In the early storylines for the first Star Wars film, Luke Skywalker went through multiple design changes. At one point, the young hero was a 60-year-old grizzled war veteran, later a Jedi Master, and then a woman before George Lucas settled for Luke as one-half of twins.
Conceptual artwork featured in a new Star Wars' summer blockbuster exhibition at the Museum of Applied Arts and Sciences shows Luke's apparent female alter ego, a bearded Han Solo and Chewbacca looking more cat than Wookiee, with pointy ears and alien features.
Yoda was originally conceived as a gnome-like figure with the given name Minch.
''He looked like a gnome,'' said exhibition curator Damian McDonald. ''He was a little man with a red pointy hat and long white beard. Like a Santa elf.''
Laela French, director of archives at the Lucas Museum of Narrative Art.Credit:Nick Moir
Models, costumes, props and original artwork used to bring Lucas's vision to life are among 200 objects which have been brought from the Lucasfilm archives to Sydney.
They are among tens of thousands of items from the six Star Wars movies, 1977 to 2005, including Episodes two and three shot in Sydney's Fox Studios, that are housed at Skywalker Ranch, the filmmaker's retreat in California.
The visual development of the Star Wars' characters is the starting point for the exhibition's exploration of personal identity, which allows visitors to develop their unique Star Wars character profile and examine their own choices through the lens of characters' struggles with the dark side of their natures.
'There is the classic nature versus nurture issues but also life-changing events and who you choose to be friends with and who you have as a mentor in your life,'' said McDonald. ''It is framed by the Star Wars universe but [the exhibition] uses real-world science in the fields of neuropsychology, psychology, and biochemistry, to [explain] those choices.''
Are you a Wookiee or Jedi Knight? Or maybe an Ewok with fighter-pilot skills? The new Star Wars exhibition leads visitors on an identity quest.Credit:Louise Kennerley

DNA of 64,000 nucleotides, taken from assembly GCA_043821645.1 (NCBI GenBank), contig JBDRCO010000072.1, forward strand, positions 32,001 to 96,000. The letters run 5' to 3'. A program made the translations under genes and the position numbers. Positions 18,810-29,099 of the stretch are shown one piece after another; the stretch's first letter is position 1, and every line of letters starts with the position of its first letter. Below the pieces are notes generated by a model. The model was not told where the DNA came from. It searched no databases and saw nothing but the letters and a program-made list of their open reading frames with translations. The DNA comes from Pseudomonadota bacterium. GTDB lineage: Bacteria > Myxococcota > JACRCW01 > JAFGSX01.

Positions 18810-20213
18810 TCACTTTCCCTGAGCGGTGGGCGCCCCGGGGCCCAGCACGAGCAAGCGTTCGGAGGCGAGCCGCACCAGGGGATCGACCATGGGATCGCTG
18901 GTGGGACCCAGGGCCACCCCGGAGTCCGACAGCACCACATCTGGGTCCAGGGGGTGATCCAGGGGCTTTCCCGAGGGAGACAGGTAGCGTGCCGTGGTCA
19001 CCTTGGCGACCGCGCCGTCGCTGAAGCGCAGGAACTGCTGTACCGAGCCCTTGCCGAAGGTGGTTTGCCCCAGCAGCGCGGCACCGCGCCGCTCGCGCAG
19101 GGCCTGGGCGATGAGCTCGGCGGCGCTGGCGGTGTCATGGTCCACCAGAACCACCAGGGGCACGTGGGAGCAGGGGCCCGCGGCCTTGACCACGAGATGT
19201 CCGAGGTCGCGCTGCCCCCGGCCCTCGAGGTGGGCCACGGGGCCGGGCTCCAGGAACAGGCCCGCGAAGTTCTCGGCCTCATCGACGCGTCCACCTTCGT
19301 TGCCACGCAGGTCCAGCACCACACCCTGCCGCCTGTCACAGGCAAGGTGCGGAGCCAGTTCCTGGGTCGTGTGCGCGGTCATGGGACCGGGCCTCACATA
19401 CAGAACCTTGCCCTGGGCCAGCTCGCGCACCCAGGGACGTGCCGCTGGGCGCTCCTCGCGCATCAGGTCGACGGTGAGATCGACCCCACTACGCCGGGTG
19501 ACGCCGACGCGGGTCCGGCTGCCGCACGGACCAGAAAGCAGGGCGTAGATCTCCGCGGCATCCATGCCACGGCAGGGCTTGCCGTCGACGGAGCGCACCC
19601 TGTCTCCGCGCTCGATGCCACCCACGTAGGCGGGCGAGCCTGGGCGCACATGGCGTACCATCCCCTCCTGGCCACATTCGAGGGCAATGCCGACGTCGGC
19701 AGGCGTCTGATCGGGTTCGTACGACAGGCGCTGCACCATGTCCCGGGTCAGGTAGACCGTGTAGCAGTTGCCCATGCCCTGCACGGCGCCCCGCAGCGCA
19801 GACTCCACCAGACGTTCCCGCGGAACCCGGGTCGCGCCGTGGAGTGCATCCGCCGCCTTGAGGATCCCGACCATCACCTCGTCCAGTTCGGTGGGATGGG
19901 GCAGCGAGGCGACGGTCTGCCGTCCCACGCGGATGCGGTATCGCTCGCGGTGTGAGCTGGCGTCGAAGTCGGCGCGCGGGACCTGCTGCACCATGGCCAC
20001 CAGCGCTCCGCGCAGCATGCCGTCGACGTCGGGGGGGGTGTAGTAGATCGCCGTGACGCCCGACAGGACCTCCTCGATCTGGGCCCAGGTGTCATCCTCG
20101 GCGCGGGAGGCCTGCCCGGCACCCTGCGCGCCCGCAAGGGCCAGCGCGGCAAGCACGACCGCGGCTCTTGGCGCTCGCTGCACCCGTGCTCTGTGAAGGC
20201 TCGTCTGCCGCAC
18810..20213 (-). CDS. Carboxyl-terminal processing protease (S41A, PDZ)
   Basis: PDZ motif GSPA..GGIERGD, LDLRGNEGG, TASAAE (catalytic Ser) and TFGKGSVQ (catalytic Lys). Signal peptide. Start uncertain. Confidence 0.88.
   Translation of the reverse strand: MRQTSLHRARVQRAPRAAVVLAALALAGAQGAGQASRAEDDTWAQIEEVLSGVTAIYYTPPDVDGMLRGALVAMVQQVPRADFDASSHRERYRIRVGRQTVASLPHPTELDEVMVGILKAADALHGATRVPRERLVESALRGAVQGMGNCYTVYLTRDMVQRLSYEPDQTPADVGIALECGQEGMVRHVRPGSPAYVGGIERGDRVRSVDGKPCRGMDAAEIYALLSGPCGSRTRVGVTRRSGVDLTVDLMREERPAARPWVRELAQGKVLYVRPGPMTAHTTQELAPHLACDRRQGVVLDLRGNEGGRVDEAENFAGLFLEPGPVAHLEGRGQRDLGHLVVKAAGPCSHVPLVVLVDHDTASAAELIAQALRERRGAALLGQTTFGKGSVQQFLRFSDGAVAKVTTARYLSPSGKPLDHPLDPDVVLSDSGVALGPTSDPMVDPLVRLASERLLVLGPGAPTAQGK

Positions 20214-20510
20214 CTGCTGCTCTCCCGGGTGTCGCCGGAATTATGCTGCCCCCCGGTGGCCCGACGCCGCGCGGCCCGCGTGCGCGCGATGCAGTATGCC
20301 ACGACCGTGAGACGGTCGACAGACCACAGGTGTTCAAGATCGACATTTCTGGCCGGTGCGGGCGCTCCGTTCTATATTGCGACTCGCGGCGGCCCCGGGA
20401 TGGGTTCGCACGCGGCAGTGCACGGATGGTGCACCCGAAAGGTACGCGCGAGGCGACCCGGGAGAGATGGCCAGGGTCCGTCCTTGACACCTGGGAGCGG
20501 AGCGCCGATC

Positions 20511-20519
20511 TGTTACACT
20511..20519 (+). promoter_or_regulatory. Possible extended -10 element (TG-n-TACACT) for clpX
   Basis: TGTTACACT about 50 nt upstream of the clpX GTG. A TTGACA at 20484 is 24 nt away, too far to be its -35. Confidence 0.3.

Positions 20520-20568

Forty years since the first film, McDonald said the secret of the franchise's longevity lay in Lucas's use of archetypes from Greek mythology and Shakespeare.
Overlayed with more contemporary, American narratives around the wild west and war, the filmmaker spoke to a post-war generation who had lived through or were aware of the horrors of World War II.
''What Disney is doing now, they are definitely trying to get Star Wars to speak to a new generation with their inclusion of a lot more female heroes and strong female characters, and there'a little bit more social justice hinted at in the last two movies,'' McDonald said.
Laela French, director of archives at the Lucas Museum of Narrative Art, said the warehouse where the Star Wars collection is housed looks rather ''like the end of Indiana Jones'', referring to the wide panning shot at the end of Raiders of the Lost Ark where the ark is stored in a vast military depository.
''It started because when George was making A New Hope in 1977; he was going slightly over budget because of all the effects shots he wanted to create, and that's where he did the famous negotiation where they gave him extra money and where he got the marketing rights.
''But in that was the idea he didn't want the constraints of the budget going forward if he could make more films so he started saving the props and models because they were expensive to make. He was being thoughtful and thrifty and budget conscious.''
STAR WARS Identities: The Exhibition opens November 16 and runs until June 10.
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